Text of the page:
Numerous verses in the Rigveda and the Samveda urge us to "destroy all malicious inclinations of hatred and enmity towards anyone".
But moving beyond the instrumental concern of karmic baggage, these people conveniently overlook the first verse of the Ishopanishad that Gandhi described as "the whole essence of Hinduism". The relevant part reads thus: "Ishavasyamid sarva yaktichh jagatya jagat" (all that we see in this universe is pervaded by God). If S/He exists in everything, and everyone, are these vile attacks not assaults on God?
These people also disremember the Upanishad which says "Ayam bandhurayam neti gananā laghuchetasām, Udāracharitānām tu vasudhaiva kutumbakam" (only a narrow minded person calls one his brother and not the other. For those who are large hearted, the entire world is a one big family) and the Rigveda (5/9/6) which says "dyveshoyuto na durita turyam matyarnam" (we should all unite to save and serve the whole of human society from sorrow and affliction).
Numerous verses in the Rigveda (9/13/8; 6/47/13; 4/1/4; 2/6/4 etc.), and the Samveda (134) go on to urge us to "destroy all malicious inclinations of hatred and enmity towards anyone". The Atharveda (17/1/7) goes even further to urge us to "cultivate love, affection, empathy and good will for all creatures" ("yanscha paschyami yanscha na teshu ma sumati krudhi"). Given these, isn't lynching and attacking people (verbally and physically) completely antagonistic to Hinduism? Does such conduct not seem repugnant to morality and reason?
These impositions and violence are justified through narrow interpretations of the Smritis which are conveniently distorted to impose a divisive ideology.
These impositions and violence are justified through narrow interpretations of the Smritis which are conveniently distorted to impose a divisive ideology. The truth is that the Smritis were specifically designed to be altered to changed socio-economic and political realities (like the Constituent Assembly did when it codified the Hindu Code bills or abolished untouchability, both of which were vehemently opposed by these very people).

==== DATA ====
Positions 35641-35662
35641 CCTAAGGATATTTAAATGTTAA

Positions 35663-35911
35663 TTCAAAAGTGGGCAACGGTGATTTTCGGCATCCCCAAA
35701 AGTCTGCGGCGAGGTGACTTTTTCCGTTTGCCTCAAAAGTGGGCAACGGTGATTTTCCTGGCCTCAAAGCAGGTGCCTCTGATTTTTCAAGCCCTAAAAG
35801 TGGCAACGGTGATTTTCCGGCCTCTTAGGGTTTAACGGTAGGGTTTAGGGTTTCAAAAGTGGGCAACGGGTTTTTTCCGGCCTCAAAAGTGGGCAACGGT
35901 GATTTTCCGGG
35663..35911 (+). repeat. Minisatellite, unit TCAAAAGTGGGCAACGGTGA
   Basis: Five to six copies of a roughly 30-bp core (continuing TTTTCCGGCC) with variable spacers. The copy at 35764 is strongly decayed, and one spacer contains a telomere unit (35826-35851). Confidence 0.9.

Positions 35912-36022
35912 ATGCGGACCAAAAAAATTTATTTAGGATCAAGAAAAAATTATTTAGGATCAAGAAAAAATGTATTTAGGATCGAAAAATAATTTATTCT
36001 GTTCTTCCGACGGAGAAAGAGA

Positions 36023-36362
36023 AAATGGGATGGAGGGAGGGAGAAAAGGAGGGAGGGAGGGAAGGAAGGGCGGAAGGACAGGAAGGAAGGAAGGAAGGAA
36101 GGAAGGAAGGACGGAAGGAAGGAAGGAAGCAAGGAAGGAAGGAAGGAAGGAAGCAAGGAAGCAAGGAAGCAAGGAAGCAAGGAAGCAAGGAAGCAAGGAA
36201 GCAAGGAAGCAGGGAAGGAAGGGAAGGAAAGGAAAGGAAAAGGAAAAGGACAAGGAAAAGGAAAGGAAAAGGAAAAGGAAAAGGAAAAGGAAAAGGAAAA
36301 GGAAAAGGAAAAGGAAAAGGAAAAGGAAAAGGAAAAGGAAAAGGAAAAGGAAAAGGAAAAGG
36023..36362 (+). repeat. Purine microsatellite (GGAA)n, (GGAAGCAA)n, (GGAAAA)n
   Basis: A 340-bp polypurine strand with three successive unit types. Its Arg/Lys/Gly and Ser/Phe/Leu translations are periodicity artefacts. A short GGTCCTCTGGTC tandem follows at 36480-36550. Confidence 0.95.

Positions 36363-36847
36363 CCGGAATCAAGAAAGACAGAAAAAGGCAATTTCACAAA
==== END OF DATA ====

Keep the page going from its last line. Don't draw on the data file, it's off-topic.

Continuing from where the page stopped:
In fact, Hinduism also says that anything that is inconsistent with nonviolence, truth and universal principles of ethics must be summarily rejected. As the Nyaya Prakaranam from Yogavasistha highlighted, "Api paurushmadeyam shastram chedyuktibodhkam, anyatvarshamapi tyajyam bhavyam naiyayiksebinam, yuktiyukt bhupadeyam vachanam balkadapi, anyatrinmiv tyajyampyuktam padyajanmana" (A shastra though man made, should be accepted [only] if it appeals to reason; and the contrary one rejected, though claiming to be inspired. We should be guided by our sense of the just alone). It is this very flexibility that has allowed Hinduism to reinvent itself through the ages.
A true Hindu, like a true Muslim, Sikh, Christian, Jain, Buddhist etc. will recognize the oneness of all creation and hence strive for the good of all...
Unfortunately, the bitter reality is that Hinduism has been twisted and deployed for cynical and despicable ends completely at odds with the idea of India. It has been wielded to divide us on the basis of religion, caste, gender and ideological inclination, something that the Constitution specifically prohibits. Like the Nazis, it has been argued that Hinduism does not stomach non-Hindus (who are dismissed as foreigners) and that all Hindus must develop race pride to "combat" these foreigners. Contrary to what's been proselytized, good Hindus will not be determined by how intolerant they are to differences, or by observances of regressive caste and religious norms, or by pilgrimages or blind adherence to rituals or even by tilaks or clothes. A true Hindu, like a true Muslim, Sikh, Christian, Jain, Buddhist etc. will recognize the oneness of all creation and hence strive for the good of all (in thought, word and action). For our collective sakes, let us pray we can do that.